According to HuffPost, one of the lawyers on the second impeachment trial team of Donald Trump previously used racial stereotypes to kick Black people off a jury, claiming that one of them “shucked and jived” in court.
Greg Harris is one of four lawyers in South Carolina who make up Trump’s impeachment team’s “core.”
Harris will be defending a former racist president who inspired a deadly attack on the U.S. Capitol by a mob that included a large contingent of white supremacists.
In 1989, when Harris served as an assistant solicitor in South Carolina’s 5th Judicial Circuit Solicitor’s Office, the South Carolina Supreme Court found that he had used racial stereotypes to strike two Black jurors during a DUI trial.
Though the South Carolina Supreme Court didn’t explicitly name Harris in the ruling, HuffPost confirmed that he was the prosecutor in question. In the DUI case, Philip Mace, the counsel for the Black female claimant, told HuffPost that Harris used nine out of 10 of his strikes against Black prospective jurors over the course of two trials.
Mace said, “When I challenged him on it, Greg said he didn’t have a racist or discriminatory bone in his body. I remember that.”
In one case, Harris struck a 43-year-old Black juror who he believed walked too slow, spoke too low, and was somewhat old. In another case, during jury selection, he told the trial judge he hit another prospective juror because he was unemployed and “seemed disinterested.” But he added a racial stereotype as well.
Harris told the court, “I watched him as he walked from the jury panel to the microphone, and I have noted that he ― he shucked and jived is what I had. That’s just my analysis of the way he walked up here.”
Initially, the trial judge at the time didn’t find Harris’s use of a stereotype to be a pattern of racial discrimination and that Harris had articulated racially neutral motives for striking jurors.
The South Carolina Supreme Court disagreed.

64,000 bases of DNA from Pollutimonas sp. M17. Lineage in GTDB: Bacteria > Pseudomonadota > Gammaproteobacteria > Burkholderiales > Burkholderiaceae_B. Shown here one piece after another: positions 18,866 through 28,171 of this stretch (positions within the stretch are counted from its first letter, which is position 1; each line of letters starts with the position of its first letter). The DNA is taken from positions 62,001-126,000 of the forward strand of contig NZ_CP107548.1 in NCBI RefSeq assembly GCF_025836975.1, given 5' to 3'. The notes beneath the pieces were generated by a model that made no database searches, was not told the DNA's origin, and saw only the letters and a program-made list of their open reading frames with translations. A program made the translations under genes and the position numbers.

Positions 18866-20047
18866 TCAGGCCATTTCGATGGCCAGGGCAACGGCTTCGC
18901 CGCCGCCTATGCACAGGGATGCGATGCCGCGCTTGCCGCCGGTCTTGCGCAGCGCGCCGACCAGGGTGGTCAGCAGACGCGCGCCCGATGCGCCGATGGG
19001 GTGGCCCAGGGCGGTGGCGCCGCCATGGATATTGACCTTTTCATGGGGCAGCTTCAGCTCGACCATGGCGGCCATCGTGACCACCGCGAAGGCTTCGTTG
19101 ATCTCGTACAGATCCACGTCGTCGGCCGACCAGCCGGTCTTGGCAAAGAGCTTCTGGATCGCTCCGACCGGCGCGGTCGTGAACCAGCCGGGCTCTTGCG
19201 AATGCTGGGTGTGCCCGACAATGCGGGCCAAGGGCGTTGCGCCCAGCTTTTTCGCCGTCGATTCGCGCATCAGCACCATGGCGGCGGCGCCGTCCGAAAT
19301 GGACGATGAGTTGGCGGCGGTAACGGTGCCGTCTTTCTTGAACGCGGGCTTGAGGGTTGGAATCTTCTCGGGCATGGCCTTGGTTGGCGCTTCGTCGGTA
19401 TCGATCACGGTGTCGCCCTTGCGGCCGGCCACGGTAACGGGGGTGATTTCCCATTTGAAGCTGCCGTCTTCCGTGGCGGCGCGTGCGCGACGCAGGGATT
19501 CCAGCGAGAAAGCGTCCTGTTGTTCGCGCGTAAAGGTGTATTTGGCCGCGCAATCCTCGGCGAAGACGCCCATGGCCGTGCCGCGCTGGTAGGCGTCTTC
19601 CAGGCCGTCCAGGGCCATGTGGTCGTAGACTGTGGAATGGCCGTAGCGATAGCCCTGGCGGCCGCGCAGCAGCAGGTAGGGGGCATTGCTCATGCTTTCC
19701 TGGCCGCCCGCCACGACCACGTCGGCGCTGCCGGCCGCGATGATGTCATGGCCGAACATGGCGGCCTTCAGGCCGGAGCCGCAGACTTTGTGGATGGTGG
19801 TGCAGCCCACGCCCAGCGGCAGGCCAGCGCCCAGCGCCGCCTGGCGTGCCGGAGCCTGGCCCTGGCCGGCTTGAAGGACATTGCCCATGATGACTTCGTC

Although unemployment was held up as a race-neutral reason for hitting a juror, as was the case in many jurisdictions, the South Carolina Supreme Court found the use of a racial stereotype “troublesome” by Harris and proof of deliberate discrimination.
“The trial court failed to inquire into or comment on the prosecutor’s explanation that the juror was struck because he ‘shucked and jived.’ The use of this racial stereotype is evidence of the prosecutor’s subjective intent to discriminate,” the court ruled in 1989.
The Supreme Court ruled that if defendants bring an equal protection argument based on the unfair use of peremptory challenges, the limited number of objections that lawyers can make about proposed jurors without giving a reason prosecutors need to provide a race-neutral justification of their jury strikes.
South Carolina, like America, has a violent history of racism and white supremacy. Mace said the state Supreme Court ruling was a “great decision” that resulted in a “sea change.”
“It was not a difficult argument to make,” Mace said. “I came out of it with a little paper certificate from the ACLU, and Greg got a promotion to assistant United States attorney.”
Harris actually went on to serve in South Carolina as a federal prosecutor. He is also the former chairman of the South Carolina Ethics Commission and “has been involved in a number of high-profile cases and clients,” including serving as an expert witness for former Gov. Nikki Haley.
Mace said that Harris is a “pretty competent lawyer.” He was less generous to former South Carolina Attorney General Charlie Condon.
“Charlie, as attorney general, all he did was push to keep the Confederate flag flying over the state Capitol dome and to keep women out of The Citadel military college,” Mace said. “I’d bring Rudy Giuliani back before I’d employ Charlie Condon as my attorney.”
Adding that Harris is “probably very, very conservative,” but he’d consider hiring Harris if he were in serious criminal trouble.
“But I’m a white guy,” he added.